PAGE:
Before joining O'Brien at Penn State, Butler served as special teams coordinator and helped coach linebackers at South Carolina. He held a similar post with Minnesota from 2007-2010. I got to know Butler a bit at Minnesota, and he struck me as an extremely bright coach. This is certainly a big step for him, although Penn State's structure of success on defense is already in place.

Big Ten Friday mailblog

December, 14, 2012
12/14/12
4:30
PM ET
Hoping you have a great weekend.

Gary from Olathe, Kan., writes: I know I'm in the minority, but I'm starting to think the so called "super conferences" are a good thing. Say the B1G goes to 16 teams. We'll basically have two 8-team conferences (does the Big 8 ring any bells) that have a television and scheduling agreement with another 8-team conference. It seems to be a more formal version of what the B1G and PAC tried to do earlier.

Adam Rittenberg: Gary, this is an interesting way of looking at it. A key question is whether the Big Ten divisions into two eight-team divisions or four four-team pods, which might preserve rivalries a bit better and create some nice scheduling flexibility. I know the Big Ten wouldn't look at it like that -- two separate conferences -- and if there were two eight-team divisions, the number of crossover games would be minimal (two or three). But you would have more teams in the group and a chance to make more money. My big concern is whether further expansion kills some of the exciting non-league matchups (Ohio State-Texas, etc.) we've seen in recent months.


Rich from Des Moines, Iowa, writes: Adam, Would it make sense for Alvarez to coach a year or two and then bring in Chryst? What is the appropriate waiting period in this situation before Wisco brings in the People's Choice as coach? Thank you.

Adam Rittenberg: Rich, I've thought about this very possibility this week as Wisconsin's search twists and turns. I don't know if Alvarez can take such a presumptive approach, as who knows what will happen with Chryst at Pitt. He could struggle there. He could do so well that he gets an NFL job. Who knows? I do agree that the timing was off to bring in Chryst to Wisconsin right now, after only one year at Pitt. And he definitely makes the most sense for the UW job. I think Alvarez would be fine coaching for a year, although recruiting could be affected if there isn't a long-term plan. As for the appropriate waiting period, I think another year or two would create a different situation for Chryst, but again, you can't assume he'll take the job.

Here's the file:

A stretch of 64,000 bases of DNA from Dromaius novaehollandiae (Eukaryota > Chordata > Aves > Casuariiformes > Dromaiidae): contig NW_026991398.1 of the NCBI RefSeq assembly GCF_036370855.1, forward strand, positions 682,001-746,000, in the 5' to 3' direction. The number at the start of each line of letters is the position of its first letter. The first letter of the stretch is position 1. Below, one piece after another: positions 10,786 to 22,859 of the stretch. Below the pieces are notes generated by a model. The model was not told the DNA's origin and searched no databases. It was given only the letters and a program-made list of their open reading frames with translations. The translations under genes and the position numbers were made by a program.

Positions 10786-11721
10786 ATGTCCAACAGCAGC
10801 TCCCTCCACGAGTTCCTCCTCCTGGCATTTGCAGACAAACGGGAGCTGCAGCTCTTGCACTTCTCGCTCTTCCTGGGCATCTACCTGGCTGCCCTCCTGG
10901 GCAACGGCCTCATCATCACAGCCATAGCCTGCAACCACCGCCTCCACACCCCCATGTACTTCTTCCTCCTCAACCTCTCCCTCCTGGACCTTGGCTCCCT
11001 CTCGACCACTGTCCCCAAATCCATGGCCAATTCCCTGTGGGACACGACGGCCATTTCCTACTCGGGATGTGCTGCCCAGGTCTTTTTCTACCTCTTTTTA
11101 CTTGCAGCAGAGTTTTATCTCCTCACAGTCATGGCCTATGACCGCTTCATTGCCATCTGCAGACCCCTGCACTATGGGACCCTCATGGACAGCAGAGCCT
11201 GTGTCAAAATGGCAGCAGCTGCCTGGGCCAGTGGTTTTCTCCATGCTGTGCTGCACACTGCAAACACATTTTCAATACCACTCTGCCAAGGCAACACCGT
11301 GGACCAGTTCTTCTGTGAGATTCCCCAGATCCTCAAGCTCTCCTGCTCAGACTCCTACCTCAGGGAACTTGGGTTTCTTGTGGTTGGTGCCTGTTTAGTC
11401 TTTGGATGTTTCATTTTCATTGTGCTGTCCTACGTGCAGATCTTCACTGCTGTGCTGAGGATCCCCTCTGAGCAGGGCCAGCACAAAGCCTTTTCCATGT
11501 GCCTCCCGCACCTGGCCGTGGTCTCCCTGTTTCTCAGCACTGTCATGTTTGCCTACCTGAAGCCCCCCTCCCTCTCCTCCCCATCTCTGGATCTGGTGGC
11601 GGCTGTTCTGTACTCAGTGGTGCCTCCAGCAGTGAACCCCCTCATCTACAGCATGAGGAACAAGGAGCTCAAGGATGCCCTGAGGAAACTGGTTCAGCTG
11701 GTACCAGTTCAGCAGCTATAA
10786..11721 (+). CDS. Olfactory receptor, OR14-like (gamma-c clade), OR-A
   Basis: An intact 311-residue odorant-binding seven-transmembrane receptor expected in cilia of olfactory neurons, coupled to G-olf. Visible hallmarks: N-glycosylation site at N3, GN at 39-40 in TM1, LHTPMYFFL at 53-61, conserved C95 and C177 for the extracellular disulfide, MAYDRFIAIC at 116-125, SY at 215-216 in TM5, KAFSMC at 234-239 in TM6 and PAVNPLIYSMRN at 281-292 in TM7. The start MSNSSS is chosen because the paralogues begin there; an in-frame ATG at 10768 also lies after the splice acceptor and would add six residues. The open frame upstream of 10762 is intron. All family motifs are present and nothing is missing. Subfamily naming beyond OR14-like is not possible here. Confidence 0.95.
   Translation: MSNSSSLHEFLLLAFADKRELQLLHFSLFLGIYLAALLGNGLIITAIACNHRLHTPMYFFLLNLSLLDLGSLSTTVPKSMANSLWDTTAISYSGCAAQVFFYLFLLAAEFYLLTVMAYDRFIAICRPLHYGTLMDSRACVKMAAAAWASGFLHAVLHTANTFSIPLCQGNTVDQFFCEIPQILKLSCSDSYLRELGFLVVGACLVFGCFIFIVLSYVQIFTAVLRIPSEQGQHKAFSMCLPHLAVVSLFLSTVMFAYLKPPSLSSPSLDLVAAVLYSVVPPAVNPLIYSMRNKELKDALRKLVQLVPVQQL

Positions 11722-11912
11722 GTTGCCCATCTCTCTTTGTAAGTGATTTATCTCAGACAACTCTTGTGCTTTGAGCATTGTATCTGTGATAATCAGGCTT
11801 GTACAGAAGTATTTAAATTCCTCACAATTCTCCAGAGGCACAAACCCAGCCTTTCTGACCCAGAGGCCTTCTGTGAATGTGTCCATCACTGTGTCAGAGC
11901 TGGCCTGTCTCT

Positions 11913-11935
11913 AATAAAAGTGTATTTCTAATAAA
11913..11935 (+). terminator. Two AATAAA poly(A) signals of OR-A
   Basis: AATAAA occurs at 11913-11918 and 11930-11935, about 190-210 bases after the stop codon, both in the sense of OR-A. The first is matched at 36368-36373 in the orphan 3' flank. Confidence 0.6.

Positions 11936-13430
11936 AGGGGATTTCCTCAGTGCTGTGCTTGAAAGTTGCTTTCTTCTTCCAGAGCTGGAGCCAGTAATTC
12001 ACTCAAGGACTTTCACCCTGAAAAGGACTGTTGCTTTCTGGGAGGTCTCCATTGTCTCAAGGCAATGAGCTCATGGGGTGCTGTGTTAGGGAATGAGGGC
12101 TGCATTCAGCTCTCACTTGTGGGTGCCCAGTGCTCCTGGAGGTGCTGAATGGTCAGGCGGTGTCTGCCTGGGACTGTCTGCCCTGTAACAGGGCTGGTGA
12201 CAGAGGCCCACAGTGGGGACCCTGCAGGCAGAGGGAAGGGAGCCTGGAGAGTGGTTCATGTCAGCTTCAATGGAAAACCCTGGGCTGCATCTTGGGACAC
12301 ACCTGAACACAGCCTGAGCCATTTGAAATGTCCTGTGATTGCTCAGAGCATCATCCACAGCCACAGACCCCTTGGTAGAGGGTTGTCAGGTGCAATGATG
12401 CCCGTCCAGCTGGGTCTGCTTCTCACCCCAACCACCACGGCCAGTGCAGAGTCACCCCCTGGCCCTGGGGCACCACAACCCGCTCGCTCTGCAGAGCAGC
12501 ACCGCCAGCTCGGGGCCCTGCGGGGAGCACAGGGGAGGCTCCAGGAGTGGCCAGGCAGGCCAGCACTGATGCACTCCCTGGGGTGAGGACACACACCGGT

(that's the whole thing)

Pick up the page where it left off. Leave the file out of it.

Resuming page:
Kyle from Denton, Texas, writes: Adam,With what happened today with the catholic schools in the Big East is this a prime opportunity for the Big Ten to maybe capitalize and go to 16 schools? South Florida would be a great addition. Sure they aren't an AAU member, but that is an overrated thing by the Big Ten. By adding South Florida the Big Ten would have a recruiting presence in the Midwest (Nebraska), Iron Belt (original Big Ten schools), North East (PSU, Maryland, and Rutgers), California (Rose Bowl), and Florida (with SFU). The only area the Big Ten would not be in is the deep south and Florida. They could then try and go for a school like Georgia Tech to get into the deep south, or even go after a school in Texas ... just seems like the best opportunity to expand the Big Ten's footprint.